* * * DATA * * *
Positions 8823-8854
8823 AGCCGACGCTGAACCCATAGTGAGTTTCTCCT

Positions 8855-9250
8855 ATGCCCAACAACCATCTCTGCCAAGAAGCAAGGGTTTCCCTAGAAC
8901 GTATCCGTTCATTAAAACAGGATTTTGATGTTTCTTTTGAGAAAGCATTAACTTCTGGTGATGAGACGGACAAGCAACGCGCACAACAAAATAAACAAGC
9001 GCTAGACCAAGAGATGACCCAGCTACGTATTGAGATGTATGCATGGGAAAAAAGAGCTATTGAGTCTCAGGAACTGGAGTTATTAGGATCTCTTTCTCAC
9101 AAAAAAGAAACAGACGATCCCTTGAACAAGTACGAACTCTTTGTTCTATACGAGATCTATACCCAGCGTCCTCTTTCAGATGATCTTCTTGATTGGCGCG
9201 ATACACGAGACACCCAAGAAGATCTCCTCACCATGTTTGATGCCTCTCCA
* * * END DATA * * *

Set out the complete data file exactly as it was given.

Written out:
Positions 8823-8854
8823 AGCCGACGCTGAACCCATAGTGAGTTTCTCCT

Positions 8855-9250
8855 ATGCCCAACAACCATCTCTGCCAAGAAGCAAGGGTTTCCCTAGAAC
8901 GTATCCGTTCATTAAAACAGGATTTTGATGTTTCTTTTGAGAAAGCATTAACTTCTGGTGATGAGACGGACAAGCAACGCGCACAACAAAATAAACAAGC
9001 GCTAGACCAAGAGATGACCCAGCTACGTATTGAGATGTATGCATGGGAAAAAAGAGCTATTGAGTCTCAGGAACTGGAGTTATTAGGATCTCTTTCTCAC
9101 AAAAAAGAAACAGACGATCCCTTGAACAAGTACGAACTCTTTGTTCTATACGAGATCTATACCCAGCGTCCTCTTTCAGATGATCTTCTTGATTGGCGCG
9201 ATACACGAGACACCCAAGAAGATCTCCTCACCATGTTTGATGCCTCTCCA